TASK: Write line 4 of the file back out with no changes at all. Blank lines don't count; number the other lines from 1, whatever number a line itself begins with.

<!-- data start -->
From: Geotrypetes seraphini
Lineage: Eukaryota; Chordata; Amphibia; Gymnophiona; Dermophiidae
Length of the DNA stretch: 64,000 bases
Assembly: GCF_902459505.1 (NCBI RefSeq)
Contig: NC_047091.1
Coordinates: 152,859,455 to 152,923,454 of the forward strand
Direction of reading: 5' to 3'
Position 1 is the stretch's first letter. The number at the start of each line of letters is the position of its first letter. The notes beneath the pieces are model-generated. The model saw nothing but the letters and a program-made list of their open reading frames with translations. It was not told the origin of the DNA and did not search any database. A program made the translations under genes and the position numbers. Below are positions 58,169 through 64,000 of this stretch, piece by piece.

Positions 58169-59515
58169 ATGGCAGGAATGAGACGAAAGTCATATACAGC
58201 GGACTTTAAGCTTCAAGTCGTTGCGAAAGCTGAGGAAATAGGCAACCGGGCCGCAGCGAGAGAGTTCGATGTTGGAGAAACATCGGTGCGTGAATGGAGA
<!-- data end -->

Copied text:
Assembly: GCF_902459505.1 (NCBI RefSeq)